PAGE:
It comes after the Civil Aviation Authority launched enforcement action against Ryanair, accusing the carrier of “persistently misleading passengers with inaccurate information regarding their rights” following its recent wave of cancellations.
The move followed the latest raft of flight cancellations by Ryanair announced yesterday, with a total of 18,000 flights cancelled between November and March, affecting around 400,000 passengers. It came just two weeks after the airline cancelled 2,100 flights.
In a statement released last night, the CAA revealed it had written to Ryanair earlier in the month to clarify its legal obligations, and to seek “assurances around how and when it would reroute passengers onto alternative flights.”
It added that it had “told the airline to make a corrective public statement, to ensure customers were not misled and had accurate comprehensive information relating to their rights and entitlements”.
However the CAA said Ryanair’s latest round of cancellations announced yesterday had “again failed to provide customers with the necessary and accurate information relating to their passenger rights, particularly around rerouting and care and assistance entitlements, which includes expenses”.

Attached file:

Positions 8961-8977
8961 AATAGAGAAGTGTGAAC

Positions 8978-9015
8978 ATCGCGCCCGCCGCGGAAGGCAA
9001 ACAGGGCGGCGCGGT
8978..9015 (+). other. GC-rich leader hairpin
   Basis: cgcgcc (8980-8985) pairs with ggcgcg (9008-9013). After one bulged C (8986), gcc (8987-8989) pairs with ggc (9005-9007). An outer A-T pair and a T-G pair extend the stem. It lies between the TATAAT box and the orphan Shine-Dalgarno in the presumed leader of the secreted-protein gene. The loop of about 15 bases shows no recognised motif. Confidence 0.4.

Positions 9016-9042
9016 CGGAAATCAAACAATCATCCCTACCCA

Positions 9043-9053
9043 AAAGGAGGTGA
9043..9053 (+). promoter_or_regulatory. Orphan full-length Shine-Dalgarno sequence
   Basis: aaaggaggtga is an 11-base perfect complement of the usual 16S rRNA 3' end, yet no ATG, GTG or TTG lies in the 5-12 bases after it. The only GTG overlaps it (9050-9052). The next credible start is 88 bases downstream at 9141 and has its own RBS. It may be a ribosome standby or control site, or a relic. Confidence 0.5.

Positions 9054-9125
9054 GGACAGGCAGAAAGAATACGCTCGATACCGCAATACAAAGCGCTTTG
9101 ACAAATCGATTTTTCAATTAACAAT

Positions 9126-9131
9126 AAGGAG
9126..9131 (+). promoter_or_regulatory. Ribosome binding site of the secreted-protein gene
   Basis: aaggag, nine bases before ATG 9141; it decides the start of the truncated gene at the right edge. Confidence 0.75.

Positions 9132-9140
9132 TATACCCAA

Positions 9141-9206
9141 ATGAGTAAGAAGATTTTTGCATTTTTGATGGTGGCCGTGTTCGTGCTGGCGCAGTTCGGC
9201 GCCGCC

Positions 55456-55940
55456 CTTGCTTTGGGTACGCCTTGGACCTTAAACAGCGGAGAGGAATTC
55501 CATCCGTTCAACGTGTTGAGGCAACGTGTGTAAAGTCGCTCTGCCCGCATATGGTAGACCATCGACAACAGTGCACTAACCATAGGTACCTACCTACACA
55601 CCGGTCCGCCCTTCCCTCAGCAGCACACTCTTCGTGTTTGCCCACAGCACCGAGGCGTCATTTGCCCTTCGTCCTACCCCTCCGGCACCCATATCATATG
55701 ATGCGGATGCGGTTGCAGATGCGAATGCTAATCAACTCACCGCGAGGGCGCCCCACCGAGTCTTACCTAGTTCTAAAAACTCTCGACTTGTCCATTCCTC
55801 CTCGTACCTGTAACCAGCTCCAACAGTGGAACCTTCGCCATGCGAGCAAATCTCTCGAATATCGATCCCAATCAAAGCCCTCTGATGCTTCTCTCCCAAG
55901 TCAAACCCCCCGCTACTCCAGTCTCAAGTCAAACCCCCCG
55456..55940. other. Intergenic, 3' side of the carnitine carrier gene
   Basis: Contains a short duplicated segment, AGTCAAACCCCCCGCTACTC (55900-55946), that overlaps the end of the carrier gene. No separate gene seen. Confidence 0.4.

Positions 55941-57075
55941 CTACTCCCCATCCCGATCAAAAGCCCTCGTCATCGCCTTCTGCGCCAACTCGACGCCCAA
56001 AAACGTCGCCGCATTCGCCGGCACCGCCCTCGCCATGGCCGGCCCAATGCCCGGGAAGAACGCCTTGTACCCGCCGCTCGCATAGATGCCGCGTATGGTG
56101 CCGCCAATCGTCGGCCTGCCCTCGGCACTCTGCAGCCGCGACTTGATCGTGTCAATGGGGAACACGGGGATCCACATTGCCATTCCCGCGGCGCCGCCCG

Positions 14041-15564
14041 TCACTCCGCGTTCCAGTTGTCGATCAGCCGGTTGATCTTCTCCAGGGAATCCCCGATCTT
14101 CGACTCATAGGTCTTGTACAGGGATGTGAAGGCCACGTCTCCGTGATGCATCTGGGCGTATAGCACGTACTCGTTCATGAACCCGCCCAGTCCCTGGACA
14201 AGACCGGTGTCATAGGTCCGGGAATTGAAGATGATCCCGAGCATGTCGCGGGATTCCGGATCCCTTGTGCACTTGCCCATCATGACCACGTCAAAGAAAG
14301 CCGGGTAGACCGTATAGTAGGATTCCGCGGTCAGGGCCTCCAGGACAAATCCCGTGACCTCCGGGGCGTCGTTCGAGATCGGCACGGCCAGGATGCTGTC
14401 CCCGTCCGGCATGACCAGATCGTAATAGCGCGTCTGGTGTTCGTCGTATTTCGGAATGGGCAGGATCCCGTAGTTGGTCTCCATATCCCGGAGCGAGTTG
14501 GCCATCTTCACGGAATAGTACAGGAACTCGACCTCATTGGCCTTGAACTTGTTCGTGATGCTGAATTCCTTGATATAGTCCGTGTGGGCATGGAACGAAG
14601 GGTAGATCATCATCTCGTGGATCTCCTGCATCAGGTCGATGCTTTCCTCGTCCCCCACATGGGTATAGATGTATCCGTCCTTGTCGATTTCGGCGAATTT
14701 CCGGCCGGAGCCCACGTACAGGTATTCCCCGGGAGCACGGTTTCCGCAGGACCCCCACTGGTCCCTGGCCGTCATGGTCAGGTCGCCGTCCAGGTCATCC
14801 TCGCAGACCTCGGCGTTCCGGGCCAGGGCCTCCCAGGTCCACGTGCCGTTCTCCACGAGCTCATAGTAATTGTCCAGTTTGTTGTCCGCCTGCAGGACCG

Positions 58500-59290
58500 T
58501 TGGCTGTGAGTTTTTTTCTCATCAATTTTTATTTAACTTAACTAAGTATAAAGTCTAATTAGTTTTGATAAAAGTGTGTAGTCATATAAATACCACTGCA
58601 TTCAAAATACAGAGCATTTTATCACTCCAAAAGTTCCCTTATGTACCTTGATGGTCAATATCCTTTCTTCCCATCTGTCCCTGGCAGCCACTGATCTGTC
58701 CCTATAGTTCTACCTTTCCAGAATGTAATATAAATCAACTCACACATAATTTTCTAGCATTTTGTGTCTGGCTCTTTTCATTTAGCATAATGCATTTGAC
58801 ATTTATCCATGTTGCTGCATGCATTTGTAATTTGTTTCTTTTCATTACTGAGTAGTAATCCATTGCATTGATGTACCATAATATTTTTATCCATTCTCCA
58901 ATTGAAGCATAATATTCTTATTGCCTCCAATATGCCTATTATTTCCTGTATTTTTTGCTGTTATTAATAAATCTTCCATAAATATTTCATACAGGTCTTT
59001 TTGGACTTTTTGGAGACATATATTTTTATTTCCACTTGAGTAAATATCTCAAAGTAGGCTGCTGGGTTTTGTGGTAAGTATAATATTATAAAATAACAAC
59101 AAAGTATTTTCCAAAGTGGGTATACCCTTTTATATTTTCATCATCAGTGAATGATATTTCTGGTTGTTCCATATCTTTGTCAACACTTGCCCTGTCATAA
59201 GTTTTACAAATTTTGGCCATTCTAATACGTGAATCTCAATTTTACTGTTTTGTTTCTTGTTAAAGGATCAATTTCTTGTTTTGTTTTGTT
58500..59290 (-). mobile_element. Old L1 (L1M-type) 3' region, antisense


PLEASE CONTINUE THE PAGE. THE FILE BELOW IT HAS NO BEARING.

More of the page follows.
Andrew Haines, chief executive of the Civil Aviation Authority said: “There are clear laws in place, which are intended to assist passengers in the event of a cancellation, helping minimise both the frustration and inconvenience caused by circumstances completely out of their control.
“We have made this crystal clear to Ryanair, who are well aware of their legal obligations, which includes how and when they should reroute passengers, along with the level of information it provides its passengers. The information Ryanair published today again fails to makes this clear.
“In expediting our enforcement action we are seeking to ensure that Ryanair’s customers will receive the correct and necessary information, to make an informed choice about an alternative flight.”
Ryanair responded with a statement this morning, insisting: “We will be meeting with the CAA and will comply fully with whatever requirements they ask us to.”
The CAA added that it would separately continue to investigate the airline’s rerouting policy.